The chant of the suicide bomber, now infamous in the West, “Allahu Akbar! Allahu Akbar!” (God is great! God is great!), can ring with jarring cognitive dissonance in the minds of Christians. For we know that truly, God is great. But the great God does good in all that He does. He cannot be other than good, and His goodness has been demonstrated to us, not by the self-immolation of His followers in an effort to destroy those who disagree but by the self-sacrifice of His Son to save those who hate Him and rebel against His rule.
Seven times in the opening chapter of Genesis, God’s creative work is said to be good. And in 1:31, it is “very good.” God’s works reflect God’s character. Because He is good, His work is good. This connection is reflected in Exodus 33:19 when the Lord tells Moses that He will “make all my goodness pass before you and will proclaim before you my name ‘The Lord.’ And I will be gracious to whom I will be gracious, and will show mercy on whom I will show mercy.” The proclamation of the divine name explains the experience of the goodness of God passing before Moses’ eyes. God is good in Himself, and the gracious and sovereign covenant love of the great I Am demonstrates and expounds that goodness.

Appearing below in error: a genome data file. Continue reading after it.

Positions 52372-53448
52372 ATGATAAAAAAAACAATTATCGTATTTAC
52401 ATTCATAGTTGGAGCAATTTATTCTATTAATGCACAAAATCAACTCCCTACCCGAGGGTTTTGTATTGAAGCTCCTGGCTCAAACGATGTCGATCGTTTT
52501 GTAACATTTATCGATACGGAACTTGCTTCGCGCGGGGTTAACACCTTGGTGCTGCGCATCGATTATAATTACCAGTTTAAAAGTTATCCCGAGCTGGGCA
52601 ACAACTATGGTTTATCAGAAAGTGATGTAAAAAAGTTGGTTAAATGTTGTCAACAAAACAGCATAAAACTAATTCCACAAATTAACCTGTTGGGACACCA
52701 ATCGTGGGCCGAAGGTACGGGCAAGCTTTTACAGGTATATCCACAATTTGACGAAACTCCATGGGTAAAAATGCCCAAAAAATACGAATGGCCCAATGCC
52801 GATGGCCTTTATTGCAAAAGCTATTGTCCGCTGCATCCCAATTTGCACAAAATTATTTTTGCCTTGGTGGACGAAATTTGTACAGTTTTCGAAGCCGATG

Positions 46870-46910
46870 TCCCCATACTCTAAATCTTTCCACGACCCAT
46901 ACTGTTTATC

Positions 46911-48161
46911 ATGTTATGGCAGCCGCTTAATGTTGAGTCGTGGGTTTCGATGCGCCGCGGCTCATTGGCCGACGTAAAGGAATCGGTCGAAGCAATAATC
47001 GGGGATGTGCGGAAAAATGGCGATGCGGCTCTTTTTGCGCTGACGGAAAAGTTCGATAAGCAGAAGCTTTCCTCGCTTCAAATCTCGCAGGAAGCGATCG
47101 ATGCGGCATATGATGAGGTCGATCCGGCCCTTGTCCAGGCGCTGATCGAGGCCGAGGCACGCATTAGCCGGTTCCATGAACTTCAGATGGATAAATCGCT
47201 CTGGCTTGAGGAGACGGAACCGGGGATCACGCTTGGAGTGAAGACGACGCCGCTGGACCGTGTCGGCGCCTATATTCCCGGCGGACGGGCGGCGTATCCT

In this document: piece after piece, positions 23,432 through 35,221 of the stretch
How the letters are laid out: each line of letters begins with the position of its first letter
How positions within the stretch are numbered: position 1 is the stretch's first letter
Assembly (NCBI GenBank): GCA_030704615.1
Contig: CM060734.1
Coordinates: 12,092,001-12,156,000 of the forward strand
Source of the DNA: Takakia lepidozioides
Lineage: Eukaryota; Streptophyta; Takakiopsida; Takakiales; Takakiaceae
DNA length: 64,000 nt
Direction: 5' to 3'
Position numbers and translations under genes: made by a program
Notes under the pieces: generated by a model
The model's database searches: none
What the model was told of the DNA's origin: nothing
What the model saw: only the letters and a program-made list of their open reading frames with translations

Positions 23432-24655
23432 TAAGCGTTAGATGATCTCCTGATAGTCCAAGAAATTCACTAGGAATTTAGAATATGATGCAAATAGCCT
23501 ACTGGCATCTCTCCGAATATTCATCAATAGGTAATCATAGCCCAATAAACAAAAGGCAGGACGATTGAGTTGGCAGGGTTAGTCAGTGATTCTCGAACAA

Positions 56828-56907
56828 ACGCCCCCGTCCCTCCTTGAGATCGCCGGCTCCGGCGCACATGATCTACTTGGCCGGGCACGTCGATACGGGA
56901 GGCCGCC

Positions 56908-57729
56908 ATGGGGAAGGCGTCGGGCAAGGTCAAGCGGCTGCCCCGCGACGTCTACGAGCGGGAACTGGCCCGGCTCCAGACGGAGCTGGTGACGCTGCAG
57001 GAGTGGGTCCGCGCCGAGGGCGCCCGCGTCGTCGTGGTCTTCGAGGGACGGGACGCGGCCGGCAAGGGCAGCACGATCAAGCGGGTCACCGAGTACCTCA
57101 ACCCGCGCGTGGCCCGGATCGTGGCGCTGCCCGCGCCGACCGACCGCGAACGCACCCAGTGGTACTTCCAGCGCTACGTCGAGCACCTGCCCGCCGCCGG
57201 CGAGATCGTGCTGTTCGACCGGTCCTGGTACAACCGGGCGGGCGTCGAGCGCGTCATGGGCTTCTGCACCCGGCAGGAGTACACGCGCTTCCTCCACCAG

When Jesus was asked, “Good Teacher, what must I do to inherit eternal life?” He replied in part, “Why do you call me good? No one is good except God alone” (Mark 10:17–18). Jesus wasn’t denying that He was good. But, if He can rightly be called good (and He can), then He was implying that He was more than a mere man. In Jesus, the good God has come to us. That is why in John 10:11 He tells us: “I am the good shepherd. The good shepherd lays down his life for the sheep.” In the Old Testament, the Lord, the I Am, is the Shepherd of His people (Pss. 23:1; 28:9; 80:1; Isa. 40:11; Ezek. 34:15; 23). That Jesus called Himself the Good Shepherd was an unambiguous claim to deity. Indeed, John links the Good Shepherd discourse with Jesus’ further claim that “I and the Father are one” (John 10:30). At this, His Jewish hearers prepared to stone Him because He made Himself God (v. 33). In Jesus we see the good God come to do us good.
If Moses saw the goodness of God, but not God’s face, “for man shall not see me and live” (Ex. 33:20), we see so much more as we look at Jesus Christ. In the face of the One who lays down His life for His sheep, we see the goodness of God most fully revealed (2 Cor. 4:6). In Christ crucified and risen, the good God does eternal good to all who trust in Him. Having become the beneficiaries of God’s goodness in Jesus, we are transformed into that same pattern. We are being made good and are called to do good: “So then, as we have opportunity, let us do good to everyone, and especially to those who are of the household of faith” (Gal. 6:10); “Do not neglect to do good and to share what you have, for such sacrifices are pleasing to God” (Heb. 13:16). The good God is glorified when, because of His goodness to us in Christ, we do good to others in His name.